Do's and don'ts in Sri Lanka
One of the main reasons people visiting other countries is to explore other cultures and establish how other countries and cultures do things. It is important to remember that the social nuances in Sri Lanka are different to those in the western word.
Sri Lanka’s genuine hospitality to its guests is renowned. We recommend that you are as informed as possible about the island do’s and don’ts before you arrive, especially about the religion and culture and learn just a little bit about local rules and values. Be sensitive to cultural difference. Patience, friendliness and courtesy are highly valued virtues and you will win the respect of many.
Religion, Temple and Monks
Buddha and Buddhism has a very high statue in Sri Lanka, and it is very important to be respectful as far as the religion is concerned. Take care to avoid any religious offence and respect the Buddhist faith. This is actually one of the most important thinks not to do In Sri Lanka and you could get deported on the next flight home.
A person’s religious affiliations are also a sensitive topic, avoid discussing alternative religious views unless you know the person well.
Do not touch a monk, particularly his head. Women are not allowed to touch monks at all.
Make sure you also be always dressed a proper way when been around any religious facility. Also check out the Dress Code part below.
- Cover your legs and shoulders
- Take off shoes and hats before you enter a Buddhist temple.
Do not mistreat Buddha images, statues or any other artifact as it is an extremely serious offence.
- Don’t turn your back on a Buddha statue so leave the selfie stick at home and pay your respects to Sri Lanka’s holiest icon face-to-face.
- Do not pose for Photographs with your’ s or anybody else’s back facing the Buddha. This action is considered very disrespectful and you could get stopped by your guide, staff or even police and asked to delete any photos. It is okay to take photos, but make sure everyone in the picture is facing the statue.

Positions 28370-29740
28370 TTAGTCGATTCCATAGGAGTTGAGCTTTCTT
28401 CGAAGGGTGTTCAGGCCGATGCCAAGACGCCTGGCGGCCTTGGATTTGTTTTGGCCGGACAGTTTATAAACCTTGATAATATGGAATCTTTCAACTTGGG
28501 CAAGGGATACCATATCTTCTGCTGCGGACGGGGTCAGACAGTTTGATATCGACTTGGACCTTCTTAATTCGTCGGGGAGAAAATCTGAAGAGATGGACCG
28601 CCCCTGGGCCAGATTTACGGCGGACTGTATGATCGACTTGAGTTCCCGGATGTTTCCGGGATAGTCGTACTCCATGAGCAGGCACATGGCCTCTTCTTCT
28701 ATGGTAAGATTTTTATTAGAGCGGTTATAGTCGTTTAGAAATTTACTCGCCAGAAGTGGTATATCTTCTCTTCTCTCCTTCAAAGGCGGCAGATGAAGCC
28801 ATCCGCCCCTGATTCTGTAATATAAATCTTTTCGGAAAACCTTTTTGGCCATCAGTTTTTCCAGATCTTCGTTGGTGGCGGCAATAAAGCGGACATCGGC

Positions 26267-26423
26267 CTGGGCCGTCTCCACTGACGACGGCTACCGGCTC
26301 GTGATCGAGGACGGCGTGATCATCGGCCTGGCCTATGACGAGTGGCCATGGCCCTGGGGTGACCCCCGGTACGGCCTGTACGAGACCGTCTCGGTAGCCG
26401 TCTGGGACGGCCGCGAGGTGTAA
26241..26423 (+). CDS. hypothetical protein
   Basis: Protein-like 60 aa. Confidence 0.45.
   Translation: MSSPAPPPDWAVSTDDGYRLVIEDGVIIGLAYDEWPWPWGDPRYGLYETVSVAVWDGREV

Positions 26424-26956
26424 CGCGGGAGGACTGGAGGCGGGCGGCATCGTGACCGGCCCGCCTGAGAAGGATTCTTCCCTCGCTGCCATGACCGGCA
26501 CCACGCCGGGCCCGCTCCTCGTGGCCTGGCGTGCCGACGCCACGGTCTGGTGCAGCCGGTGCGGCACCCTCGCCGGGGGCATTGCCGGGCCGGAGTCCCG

- Do not touching or sitting on any images or statue of Buddha
Many temples and cultural sites forbid photography in certain indoor areas. Please adhere to your guide’s instructions and look out for any warning signs.
Sri Lankans is a very conservative country and it is just polite for you to dress as such in public, and sacred, sites. Meaning
- Wearing loose, long and lightweight clothing is the best way to wear away from Beach / pools. Men should always wear a shirt or t-shirt in public areas and will sometimes be required to wear trousers.
- It is okay to wear shorts and tank tops as it is not a problem to expose your shoulders unless you are in a place of warship.
- Do not drive shirtless or in a bikini on a scooter or walk around the town.
- Be especially careful about modest dress when visiting religious sites, where knees and shoulders are often required to be covered. Maybe a good idea is to keep a scarf or sarong in your bag to cover up when sightseeing or visiting temples.
- Bikinis and other swimwear are fine when you are actually on the beach, but topless sunbathing is officially illegal. If you like to go for a swim in a river or lakes, ask for local advice as covering up may be necessary.
Politics and the civil conflict in Sri Lanka are sensitive topics and should not be regarded as a topic for casual conversation. If the topic does arise, be sensitive, about the grief and trauma Sri Lankan experience, the conflict touched many lives with sadness. Be sensitive and understanding
Sri Lankans take great pride in being culturally and politically distinct from India. Do avoid to comparing Sri Lanka to India, they are two different countries, with two unique cultures. Though Sri Lanka been heavily affected by India, it is not and never was part of India.
Use open-ended questions and watch body language to understand how a Sri Lankan feels about something. They are unlikely to speak openly when they disagree with something. And the local Head-Wobble do not always mean no.
Treat elder Sri Lankan with visible respect by address them first and defer to their opinion.
Sri Lankans tend to be reluctant to criticize. The best way to react is to reciprocate this through remaining polite, modest and gentle. Avoid raising your voice or showing strong displays of negative emotion. Sri Lankans generally view this as a loss of control.
The local Head-Wobble
A gesture you will see all over Sri Lanka and is mostly misunderstand it the local Head-Wobble. Do not assume that a Sri Lankan person is saying ‘no’ when they are shaking their head from side to side. It is actually most of the time meaning ‘yes’ or ‘okay’.
Do try to master the local head-wobble, it is fun and will bring you closer to comprehending its exact meaning.
Help to stop wildlife entertainment and help animal welfare
Let’s start with the good news: Sri Lanka has more than a dozen or so national parks where an estimated five to six thousand elephants roam freely. But sadly, there are still around 120 – 200 elephants in captivity which are mostly used in religious processions as well as riding camps.